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Subject: Re: [boost] Boost and exceptions
From: Emil Dotchevski (emildotchevski_at_[hidden])
Date: 2012-06-23 16:29:54

On Sat, Jun 23, 2012 at 12:11 PM, Robert Ramey <ramey_at_[hidden]> wrote:

> John Maddock wrote:
> >> Why does the serialization library have to include code from boost
> >> exception in order to do this?
> >>
> >> You can use boost exception at the same place, catch
> >> the standard exception that the serialization throws, construct
> >> you're own boost exception and continue on.
> >
> > No!!!!
> >
> > Misses the whole point - Boost.Exception allow you to annotate an
> > existing exception without loosing the original information - and
> > that includes the *type* of the original exception.
> Here is what I don't get.
> When the serialization code was written I
> decided that the exception mechanism was that right way to go.
> I realized that just a "generic" exeception wouldn't included enough
> information so I created boost::archive::exception and extra data
> specific the this kind of acception. The file name is
> archive_exception.hpp. This exception type has most of the
> useful information regarding the exception.

That's fine.

> Some was excluded
> as it would make the type "heavier" than I wanted or would
> have required data types which might use the heap or other resources
> which of course would be a disaster.

Calling boost::throw_exception doesn't allocate anything from the heap.

That said, it's not a problem to attach heap-allocated data to exception
objects. Note that many compilers allocate the exception objects from the
heap anyway.

> So - boost::throw_except is changed and.... what? I already included
> all the useful information I can add. How can boost::throw_exception
> add to this on it's own? What can it possible do that's useful?

For example, if Boost Serialization calls boost::throw_exception, an
application that serializes data that comes from a web site could store the
web address, the user name, port number, or whatever else the application
needs to handle the exception.

> If the user want's to, he has the option or using
> rtti type_id to get the type - but he's not forced to if he want's to
> keep his code lean and mean.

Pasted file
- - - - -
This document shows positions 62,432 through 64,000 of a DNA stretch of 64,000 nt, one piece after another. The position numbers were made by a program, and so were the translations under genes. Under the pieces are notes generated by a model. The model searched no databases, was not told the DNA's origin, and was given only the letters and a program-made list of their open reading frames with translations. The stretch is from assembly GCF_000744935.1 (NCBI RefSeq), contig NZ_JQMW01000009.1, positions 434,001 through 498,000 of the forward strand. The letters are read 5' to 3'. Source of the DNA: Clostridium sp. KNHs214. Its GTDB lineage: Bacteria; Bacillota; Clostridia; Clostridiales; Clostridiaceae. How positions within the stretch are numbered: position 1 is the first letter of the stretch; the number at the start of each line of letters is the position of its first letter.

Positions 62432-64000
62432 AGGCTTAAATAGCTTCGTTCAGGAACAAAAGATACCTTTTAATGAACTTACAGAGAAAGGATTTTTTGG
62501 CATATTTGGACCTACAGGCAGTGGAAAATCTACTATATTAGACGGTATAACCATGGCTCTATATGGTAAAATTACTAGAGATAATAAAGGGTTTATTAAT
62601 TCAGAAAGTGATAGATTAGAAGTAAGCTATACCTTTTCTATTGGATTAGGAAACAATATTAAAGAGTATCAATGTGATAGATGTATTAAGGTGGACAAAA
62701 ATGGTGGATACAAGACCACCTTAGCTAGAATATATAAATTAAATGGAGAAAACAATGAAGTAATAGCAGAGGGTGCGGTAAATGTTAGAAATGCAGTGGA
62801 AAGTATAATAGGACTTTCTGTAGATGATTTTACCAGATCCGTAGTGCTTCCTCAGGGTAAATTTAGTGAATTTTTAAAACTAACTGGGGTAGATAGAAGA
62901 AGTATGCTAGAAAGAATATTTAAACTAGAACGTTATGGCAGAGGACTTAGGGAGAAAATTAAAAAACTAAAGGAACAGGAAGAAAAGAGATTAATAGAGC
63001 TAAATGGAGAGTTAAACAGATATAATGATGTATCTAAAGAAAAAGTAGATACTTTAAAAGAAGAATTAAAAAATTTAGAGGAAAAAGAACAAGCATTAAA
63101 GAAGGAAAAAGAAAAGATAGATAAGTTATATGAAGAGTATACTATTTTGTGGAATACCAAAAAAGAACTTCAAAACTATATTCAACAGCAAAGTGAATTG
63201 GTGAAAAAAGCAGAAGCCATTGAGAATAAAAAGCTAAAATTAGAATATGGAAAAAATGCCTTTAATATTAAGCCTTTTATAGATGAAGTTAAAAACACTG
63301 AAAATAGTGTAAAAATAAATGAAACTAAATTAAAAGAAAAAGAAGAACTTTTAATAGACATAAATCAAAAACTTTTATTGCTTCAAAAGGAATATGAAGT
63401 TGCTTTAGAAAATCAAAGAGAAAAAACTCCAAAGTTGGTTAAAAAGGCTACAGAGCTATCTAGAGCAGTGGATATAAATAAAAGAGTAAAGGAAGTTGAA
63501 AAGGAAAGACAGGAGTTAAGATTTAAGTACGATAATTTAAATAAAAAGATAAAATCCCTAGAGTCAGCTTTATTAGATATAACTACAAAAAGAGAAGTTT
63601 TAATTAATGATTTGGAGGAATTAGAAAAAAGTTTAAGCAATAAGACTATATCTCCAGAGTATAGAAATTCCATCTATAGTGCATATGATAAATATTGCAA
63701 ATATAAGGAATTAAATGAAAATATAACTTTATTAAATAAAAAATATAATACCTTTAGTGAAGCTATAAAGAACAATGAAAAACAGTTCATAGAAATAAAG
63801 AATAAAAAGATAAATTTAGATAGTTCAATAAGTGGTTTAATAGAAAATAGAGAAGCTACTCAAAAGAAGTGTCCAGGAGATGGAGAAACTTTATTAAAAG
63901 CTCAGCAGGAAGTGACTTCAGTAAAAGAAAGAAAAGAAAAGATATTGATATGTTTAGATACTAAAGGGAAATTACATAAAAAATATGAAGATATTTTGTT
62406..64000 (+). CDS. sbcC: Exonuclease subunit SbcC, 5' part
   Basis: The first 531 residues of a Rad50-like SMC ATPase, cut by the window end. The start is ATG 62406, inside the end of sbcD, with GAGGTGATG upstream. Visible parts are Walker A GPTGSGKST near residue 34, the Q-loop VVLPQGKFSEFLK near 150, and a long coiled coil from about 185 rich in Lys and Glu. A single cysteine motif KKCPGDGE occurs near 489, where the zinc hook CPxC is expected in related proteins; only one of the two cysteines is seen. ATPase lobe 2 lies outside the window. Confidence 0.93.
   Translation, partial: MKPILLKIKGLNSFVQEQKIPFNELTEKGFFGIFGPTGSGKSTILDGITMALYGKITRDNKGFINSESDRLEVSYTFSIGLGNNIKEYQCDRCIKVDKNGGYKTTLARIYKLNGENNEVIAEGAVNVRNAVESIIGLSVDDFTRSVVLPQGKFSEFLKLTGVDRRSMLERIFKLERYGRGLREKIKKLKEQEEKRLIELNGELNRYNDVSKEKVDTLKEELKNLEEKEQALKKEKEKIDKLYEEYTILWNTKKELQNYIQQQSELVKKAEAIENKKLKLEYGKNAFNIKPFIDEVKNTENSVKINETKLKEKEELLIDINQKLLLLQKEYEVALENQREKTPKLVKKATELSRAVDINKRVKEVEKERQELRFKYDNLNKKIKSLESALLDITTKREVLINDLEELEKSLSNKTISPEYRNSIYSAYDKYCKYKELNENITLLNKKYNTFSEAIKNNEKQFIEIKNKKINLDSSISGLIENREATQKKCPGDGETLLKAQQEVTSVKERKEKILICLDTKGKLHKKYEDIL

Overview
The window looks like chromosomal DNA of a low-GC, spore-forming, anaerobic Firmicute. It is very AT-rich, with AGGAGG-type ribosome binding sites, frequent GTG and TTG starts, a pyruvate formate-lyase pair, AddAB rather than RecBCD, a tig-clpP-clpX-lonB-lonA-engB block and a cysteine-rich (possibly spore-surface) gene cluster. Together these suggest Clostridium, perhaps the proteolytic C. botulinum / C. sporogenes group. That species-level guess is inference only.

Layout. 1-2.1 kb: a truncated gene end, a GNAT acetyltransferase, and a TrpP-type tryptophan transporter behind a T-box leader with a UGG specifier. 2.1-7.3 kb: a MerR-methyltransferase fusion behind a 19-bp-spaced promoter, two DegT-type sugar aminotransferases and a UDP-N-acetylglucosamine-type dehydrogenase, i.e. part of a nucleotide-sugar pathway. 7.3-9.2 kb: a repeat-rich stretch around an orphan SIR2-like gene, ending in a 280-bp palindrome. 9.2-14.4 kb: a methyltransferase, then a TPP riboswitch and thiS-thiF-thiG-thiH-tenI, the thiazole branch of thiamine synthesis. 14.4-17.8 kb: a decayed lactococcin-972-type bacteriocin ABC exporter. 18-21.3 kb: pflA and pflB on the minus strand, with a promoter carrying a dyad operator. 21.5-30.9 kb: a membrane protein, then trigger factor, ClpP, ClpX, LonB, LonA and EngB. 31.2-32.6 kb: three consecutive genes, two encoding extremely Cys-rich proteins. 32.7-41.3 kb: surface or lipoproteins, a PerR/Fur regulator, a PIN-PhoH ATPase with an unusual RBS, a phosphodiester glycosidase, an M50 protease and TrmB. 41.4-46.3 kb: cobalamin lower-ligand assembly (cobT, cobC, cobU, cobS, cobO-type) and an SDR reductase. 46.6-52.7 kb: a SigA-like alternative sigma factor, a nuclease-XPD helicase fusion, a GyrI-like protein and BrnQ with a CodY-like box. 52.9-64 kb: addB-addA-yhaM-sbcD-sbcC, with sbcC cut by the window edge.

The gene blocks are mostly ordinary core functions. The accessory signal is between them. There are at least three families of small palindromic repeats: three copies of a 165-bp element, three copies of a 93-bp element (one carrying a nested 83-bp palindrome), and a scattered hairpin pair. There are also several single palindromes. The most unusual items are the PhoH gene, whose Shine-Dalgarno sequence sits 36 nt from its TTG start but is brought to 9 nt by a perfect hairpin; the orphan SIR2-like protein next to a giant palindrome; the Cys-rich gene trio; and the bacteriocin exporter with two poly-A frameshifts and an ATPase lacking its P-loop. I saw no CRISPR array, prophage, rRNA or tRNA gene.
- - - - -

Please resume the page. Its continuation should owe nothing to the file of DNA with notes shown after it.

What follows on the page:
For 100th time, boost::throw_exception works with RTTI off.

> your code when you eventually can eventually rethrow
> catch (std::exception e){
> }

There are two problems with this code.

First, the catch as written slices, erasing the dynamic type of the
exception. You should never catch exceptions by value.

Second, even if you catch std::exception & obj, throwing obj will slice,
erasing the dynamic type of the original exception.

If the point of this catch is to translate the type of the exception
object, it has to look like:

catch( foo & e )
catch( bar & e )
catch( foobar & e )
catch( ... )

And of course this nonsense has to go around every call to Boost


> Now consider that the serialization code includes some use of
> > Boost.Filesystem, Boost.Regex (filename parsing) and heaven known
> > whatever other dependencies the object being [de]serialized depends
> > on (presumably an object being deserialised could throw any exception
> > Boost is capable of). If all those exception objects uniformly derive
> from
> > boost::exception
> > somewhere in their object hierarchy, then you catch *one* exception
> > type, annotate it, and rethrow. All the original type information is
> > retained, clients can catch the boost::exception and enumerate all
> > the information it holds, or they can catch something more specific
> > like boost::archive::exception and work from there.
> How is this different from using std::exception ?

You can't add your own stuff to a live std::exception.

Emil Dotchevski
Reverge Studios, Inc.

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